• Resolution no. 72/2005: Support For First Nation Schools Telecom Connectivity, Technologies And Broadband Infrastructure Requirements was moved by Chief David General, Six Nations of the Grand River Territory, ON and seconded by Chief Joseph Hall, Tzeachten First Nation, BC

Resolution 73 directs AFN to begin "Webcasting All Assembly Of First Nations (AFN) Assemblies", something that Keewaytinook Okimakanak has been facilitating for several years now at the KO Chiefs meetings and other special events. This will allow everyone with a broadband connection to watch and even participate in these gatherings.

Keewaytinook Okimakanak's online services experiences system failure

On Wednesday after a brief network shut down to upgrade the electrical system feeding the server farm in Sioux Lookout, a critical KO server  failed to restart properly resulting in several online services being offline for a day and half. The KO Network team were able to keep the e-mail and IP phone service operating throughout this period.

Nearly all services are now returned to normal. Due to the massive size of the MyKnet.Org service is still in the process of being returned to its original state before the system failure. We hope this service will be back online over the weekend.

The team at K-Net is pleased that our back-up systems and processes have proven to be successful at maintaining a secure network service for our partners. We do apologize to everyone for any inconvenience that this system failure caused.

With the new back up generator now in place we anticipate that the Kuhkenah Network is now able to provide continuous online services even throughout any lengthy power outages. Funding for these network services have been obtained from our partners at Industry Canada's FedNor program.

KO Chiefs like Special Education On-line Workshops "Just what our teachers need"

On-line workshops popular with teachers working in remote and isolated First Nations schools...

The Chiefs of Keewaytinook Okimakanak are pleased with the on-line workshops on special education, literacy and early childhood development hosted by KORI and K-Net Services, the regional management organization for Industry Canada’s First Nation SchoolNet program.

"These workshops are exactly what our teachers need," Chief Roy Gray of Fort Severn said. He says it's important to support the teachers in Fort Severn right now who are struggling to educate the children without the benefits of a school building. The Fort Severn School was closed by Chief and Council last June after three engineering reports found levels of mould harmful to human health.

Chief Eli James of McDowell Lake also supports the initiative. "This can only help," he said. He added it's important to ensure than parents and other interested community members are involved. "Parents," he said, "need more information about what goes on within the walls of the school. We are preparing our children for the future and we need the entire community working together if we are going to produce future leaders," he said.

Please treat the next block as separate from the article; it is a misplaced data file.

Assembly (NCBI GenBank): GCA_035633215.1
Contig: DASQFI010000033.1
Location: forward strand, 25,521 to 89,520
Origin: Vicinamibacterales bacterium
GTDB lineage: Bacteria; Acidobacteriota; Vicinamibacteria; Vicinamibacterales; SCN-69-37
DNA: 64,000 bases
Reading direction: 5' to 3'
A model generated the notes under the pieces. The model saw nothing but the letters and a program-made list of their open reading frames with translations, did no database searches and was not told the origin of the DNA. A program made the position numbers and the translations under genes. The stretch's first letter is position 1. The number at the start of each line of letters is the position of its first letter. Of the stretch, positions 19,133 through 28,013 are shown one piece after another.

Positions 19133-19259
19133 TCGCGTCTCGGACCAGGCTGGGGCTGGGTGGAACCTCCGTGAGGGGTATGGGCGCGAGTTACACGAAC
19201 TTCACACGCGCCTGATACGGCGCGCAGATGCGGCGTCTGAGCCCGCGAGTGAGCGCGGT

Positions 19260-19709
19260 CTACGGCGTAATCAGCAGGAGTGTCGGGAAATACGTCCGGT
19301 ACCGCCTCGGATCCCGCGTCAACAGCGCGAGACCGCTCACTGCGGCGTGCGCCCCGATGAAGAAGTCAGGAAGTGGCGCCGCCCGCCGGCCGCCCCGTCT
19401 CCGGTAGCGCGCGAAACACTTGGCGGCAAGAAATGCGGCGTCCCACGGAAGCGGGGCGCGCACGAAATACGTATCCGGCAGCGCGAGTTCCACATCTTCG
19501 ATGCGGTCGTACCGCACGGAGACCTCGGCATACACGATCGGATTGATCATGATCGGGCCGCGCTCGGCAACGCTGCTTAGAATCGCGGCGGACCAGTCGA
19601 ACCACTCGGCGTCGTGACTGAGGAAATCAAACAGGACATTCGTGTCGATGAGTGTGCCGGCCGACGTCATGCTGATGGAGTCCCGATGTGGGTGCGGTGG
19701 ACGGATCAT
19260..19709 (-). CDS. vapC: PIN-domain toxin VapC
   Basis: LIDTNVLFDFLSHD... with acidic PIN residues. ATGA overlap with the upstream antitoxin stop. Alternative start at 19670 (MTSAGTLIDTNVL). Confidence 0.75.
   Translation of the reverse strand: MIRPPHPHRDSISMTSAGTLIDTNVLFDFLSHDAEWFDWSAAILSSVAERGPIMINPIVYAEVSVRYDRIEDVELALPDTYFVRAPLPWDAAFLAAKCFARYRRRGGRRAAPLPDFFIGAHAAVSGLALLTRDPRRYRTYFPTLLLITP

Chief Raymond Mason says the workshops promote awareness for the need to support classroom teachers working in the communities. "We don’t have many specialists in special ed and literacy. These workshops help with professional development," he said. He believes that some teachers might choose to remain in the north if they have better professional development opportunities and more support for their work in the classroom.

Keewaytinook Okimakanak, K-Net Services (Industry Canada First Nations SchoolNet - Regional Management Organization), and KORI are presenting a series of on-line workshops in Special Education, Literacy and Early Childhood Development by experts throughout the region. The workshops are designed to assist and support classroom teachers working in First Nations schools, however, education directors, principals, teaching assistants and parents are welcomed to participate. The on-line workshops are available live via IP video-conference every Monday, Wednesday and Friday at 12 noon Central Time (Sioux Lookout time) commencing January 16th, 2006. Workshops will be archived and available through the following K-Net website:

To register, email your contact information including name, telephone number, email address and IP videoconferencing address (if you know it) to For more information, go to the Keewaytinook Okimakanak Research Institute at

During the first week of workshops, teachers, teachers’ assistants and tutor escorts from First Nations Schools in Fort William, Kejick Bay, Keewaywin, Sachigo, Muskrat Dam, Bearskin, and Sandy Lake participated in the first three on-line workshops on special education, literacy and early childhood development.

Free online professional development series for teachers of Native children

The team at Keewaytinook Okimakanak is offering a series of workshops for teachers of Native children starting today. The first set of sessions will provide workshops about Special Education, Literacy and Early Child Development.

Check out the web site at for more information about:

  • the list of workshop sessions
  • registering for these sessions
  • accessing the archived sessions

These workshops are being made available to First Nation teachers and education people through Industry Canada's First Nations SchoolNet program and their Ontario Regional Management Organization (